Lifestyle and home remediesBy Mayo Clinic staff
Most people diagnosed with Barrett's esophagus experience frequent heartburn and acid reflux. Medications can control these signs and symptoms, but changes to your daily life also may help. Consider trying to:
- Maintain a healthy weight. If your weight is healthy, work to maintain that weight. If you're overweight or obese, ask your doctor about healthy ways to lose weight. Excess pounds put pressure on your abdomen, pushing up your stomach and causing acid to back up into your esophagus.
- Eat smaller, more frequent meals. Three meals a day, with small snacks in between, may help you stop overeating. Continual overeating leads to excess weight, which aggravates heartburn.
- Avoid tightfitting clothes. Clothes that fit tightly around your waist put pressure on your abdomen, aggravating reflux.
- Eliminate heartburn triggers. Everyone has specific triggers. Common triggers such as fatty or fried foods, alcohol, chocolate, peppermint, garlic, onion, caffeine, and nicotine may make heartburn worse.
- Avoid stooping or bending. Tying your shoes is OK. Bending over for a long time to weed your garden may not be, especially soon after eating.
- Don't lie down after eating. Wait at least three hours after eating to lie down or go to bed.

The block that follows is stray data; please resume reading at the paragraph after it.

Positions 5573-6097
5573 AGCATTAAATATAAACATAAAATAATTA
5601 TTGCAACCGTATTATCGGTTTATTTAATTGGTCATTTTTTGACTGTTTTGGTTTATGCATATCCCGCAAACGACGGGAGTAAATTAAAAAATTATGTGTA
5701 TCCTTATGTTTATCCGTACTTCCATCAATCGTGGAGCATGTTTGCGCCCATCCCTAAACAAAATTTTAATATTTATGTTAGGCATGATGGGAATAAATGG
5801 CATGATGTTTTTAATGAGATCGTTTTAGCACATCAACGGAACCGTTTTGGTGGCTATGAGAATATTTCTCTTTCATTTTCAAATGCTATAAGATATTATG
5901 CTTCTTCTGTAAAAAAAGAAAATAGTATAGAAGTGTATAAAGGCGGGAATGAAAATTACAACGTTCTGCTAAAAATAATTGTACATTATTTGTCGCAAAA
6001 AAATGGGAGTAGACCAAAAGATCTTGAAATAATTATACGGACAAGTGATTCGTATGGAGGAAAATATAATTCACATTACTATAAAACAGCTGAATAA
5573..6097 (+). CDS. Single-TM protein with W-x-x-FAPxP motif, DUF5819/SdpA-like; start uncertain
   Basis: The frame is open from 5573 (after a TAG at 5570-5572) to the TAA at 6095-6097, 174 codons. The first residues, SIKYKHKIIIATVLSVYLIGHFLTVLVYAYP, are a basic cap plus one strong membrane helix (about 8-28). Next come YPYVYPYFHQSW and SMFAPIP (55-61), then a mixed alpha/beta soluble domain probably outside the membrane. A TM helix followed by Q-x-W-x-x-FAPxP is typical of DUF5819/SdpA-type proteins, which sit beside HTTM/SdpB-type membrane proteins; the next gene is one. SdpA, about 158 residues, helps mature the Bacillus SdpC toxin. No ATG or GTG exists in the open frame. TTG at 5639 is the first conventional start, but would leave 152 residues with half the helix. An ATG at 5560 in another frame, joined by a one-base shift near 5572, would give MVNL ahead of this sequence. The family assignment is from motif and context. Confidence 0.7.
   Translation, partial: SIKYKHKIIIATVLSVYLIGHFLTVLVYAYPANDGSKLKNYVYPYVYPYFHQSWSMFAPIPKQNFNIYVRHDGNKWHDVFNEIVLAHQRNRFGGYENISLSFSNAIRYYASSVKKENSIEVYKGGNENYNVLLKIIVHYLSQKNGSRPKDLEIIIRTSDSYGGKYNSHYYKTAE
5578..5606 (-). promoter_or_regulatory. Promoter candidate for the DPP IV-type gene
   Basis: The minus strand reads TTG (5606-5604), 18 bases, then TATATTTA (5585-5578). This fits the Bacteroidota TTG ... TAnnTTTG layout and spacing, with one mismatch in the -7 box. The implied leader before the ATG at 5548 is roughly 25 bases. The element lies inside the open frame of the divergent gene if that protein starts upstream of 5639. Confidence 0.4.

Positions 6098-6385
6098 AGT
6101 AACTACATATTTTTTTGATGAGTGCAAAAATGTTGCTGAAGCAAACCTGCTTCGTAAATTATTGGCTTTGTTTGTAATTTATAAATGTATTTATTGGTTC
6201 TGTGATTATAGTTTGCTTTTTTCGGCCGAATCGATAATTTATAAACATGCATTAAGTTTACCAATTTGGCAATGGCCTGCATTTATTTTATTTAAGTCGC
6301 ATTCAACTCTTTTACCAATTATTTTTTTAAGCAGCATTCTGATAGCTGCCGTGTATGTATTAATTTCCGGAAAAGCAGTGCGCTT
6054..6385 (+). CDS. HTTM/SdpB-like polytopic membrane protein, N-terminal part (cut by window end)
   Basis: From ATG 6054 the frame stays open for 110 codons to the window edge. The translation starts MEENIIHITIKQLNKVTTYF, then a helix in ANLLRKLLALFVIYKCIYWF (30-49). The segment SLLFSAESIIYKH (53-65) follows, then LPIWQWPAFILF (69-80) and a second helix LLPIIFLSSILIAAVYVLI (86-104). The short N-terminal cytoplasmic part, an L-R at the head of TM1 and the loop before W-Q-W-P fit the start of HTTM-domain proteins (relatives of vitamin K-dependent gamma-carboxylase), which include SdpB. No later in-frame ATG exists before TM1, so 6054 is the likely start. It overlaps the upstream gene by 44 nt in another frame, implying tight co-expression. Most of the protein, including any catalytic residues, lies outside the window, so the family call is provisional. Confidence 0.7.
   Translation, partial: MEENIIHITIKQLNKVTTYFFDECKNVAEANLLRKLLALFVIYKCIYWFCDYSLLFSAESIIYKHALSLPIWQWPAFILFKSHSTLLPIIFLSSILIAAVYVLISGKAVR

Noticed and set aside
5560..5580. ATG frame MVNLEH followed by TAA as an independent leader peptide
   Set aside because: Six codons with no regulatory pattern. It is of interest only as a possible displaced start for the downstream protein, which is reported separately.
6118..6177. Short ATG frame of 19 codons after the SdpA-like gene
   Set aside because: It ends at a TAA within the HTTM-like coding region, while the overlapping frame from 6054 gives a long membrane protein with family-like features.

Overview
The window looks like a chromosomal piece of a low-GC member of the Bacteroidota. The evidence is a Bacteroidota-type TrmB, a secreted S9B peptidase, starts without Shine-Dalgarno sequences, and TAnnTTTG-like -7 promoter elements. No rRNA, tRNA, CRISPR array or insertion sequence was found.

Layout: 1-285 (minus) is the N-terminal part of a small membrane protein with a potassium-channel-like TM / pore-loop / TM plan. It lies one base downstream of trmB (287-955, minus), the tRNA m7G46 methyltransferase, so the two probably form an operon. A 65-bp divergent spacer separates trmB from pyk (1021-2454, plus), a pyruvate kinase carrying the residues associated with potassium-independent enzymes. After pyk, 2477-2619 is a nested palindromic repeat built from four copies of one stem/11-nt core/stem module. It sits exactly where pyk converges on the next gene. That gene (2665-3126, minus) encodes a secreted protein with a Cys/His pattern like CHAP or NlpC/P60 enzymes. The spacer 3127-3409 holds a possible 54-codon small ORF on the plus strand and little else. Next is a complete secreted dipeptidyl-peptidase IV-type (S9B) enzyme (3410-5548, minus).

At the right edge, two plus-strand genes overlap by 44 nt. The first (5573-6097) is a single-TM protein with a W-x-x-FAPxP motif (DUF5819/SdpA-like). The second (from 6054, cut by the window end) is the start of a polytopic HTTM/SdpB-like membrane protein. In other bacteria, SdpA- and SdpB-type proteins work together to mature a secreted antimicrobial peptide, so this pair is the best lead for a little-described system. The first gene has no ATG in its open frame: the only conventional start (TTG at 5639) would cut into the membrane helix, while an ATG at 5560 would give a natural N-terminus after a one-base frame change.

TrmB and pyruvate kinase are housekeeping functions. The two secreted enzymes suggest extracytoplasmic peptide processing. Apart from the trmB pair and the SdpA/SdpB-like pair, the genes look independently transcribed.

- Raise the head of your bed. Place wooden blocks under your bed to elevate your head. Aim for an elevation of six to eight inches. Raising your head by using only pillows isn't a good alternative.
- Don't smoke. Smoking may increase stomach acid. If you smoke, ask your doctor about strategies for stopping.
- Spechler SJ, et al. Barrett's esophagus. In: Feldman M, et al. Sleisenger & Fordtran's Gastrointestinal and Liver Disease: Pathophysiology, Diagnosis, Management. 9th ed. Philadelphia, Pa.: Saunders Elsevier; 2010. http://www.mdconsult.com/books/about.do?eid=4-u1.0-B978-1-4160-6189-2..X0001-7--TOP&isbn=978-1-4160-6189-2&about=true&uniqId=229935664-2192. Accessed March 25, 2011.
- Updated guidelines 2008 for the diagnosis, surveillance and therapy of Barrett's esophagus. Bethesda, Md.: American College of Gastroenterology. http://www.acg.gi.org/physicians/guidelines/BarrettsEsophagus08.pdf. Accessed March 25, 2011.
- Azodo IA, et al. Barrett's esophagus. American College of Gastroenterology. http://www.acg.gi.org/patients/gihealth/barretts.asp. Accessed March 25, 2011.
- Spechler SJ, et al. American Gastroenterological Association medical position statement on the management of Barrett's esophagus. Gastroenterology. 2011;140:1084.
- Barrett's esophagus. National Institute of Diabetes and Digestive and Kidney Diseases. http://digestive.niddk.nih.gov/ddiseases/pubs/barretts/index.htm. Accessed March 25, 2011.
- Crockett SD, et al. Health-related quality of life in patients with Barrett's esophagus: A systematic review. Clinical Gastroenterology and Hepatology. 2009;7:613.
- Heartburn, gastroesophageal reflux (GER), and gastroesophageal reflux disease (GERD). National Institute of Diabetes and Digestive and Kidney Diseases. http://digestive.niddk.nih.gov/ddiseases/pubs/gerd/index.htm. Accessed March 28, 2011.
- Greenwald BD, et al. Cryotherapy for Barrett's esophagus and esophageal cancer. Current Opinion in Gastroenterology. In press. Accessed May 23, 2011.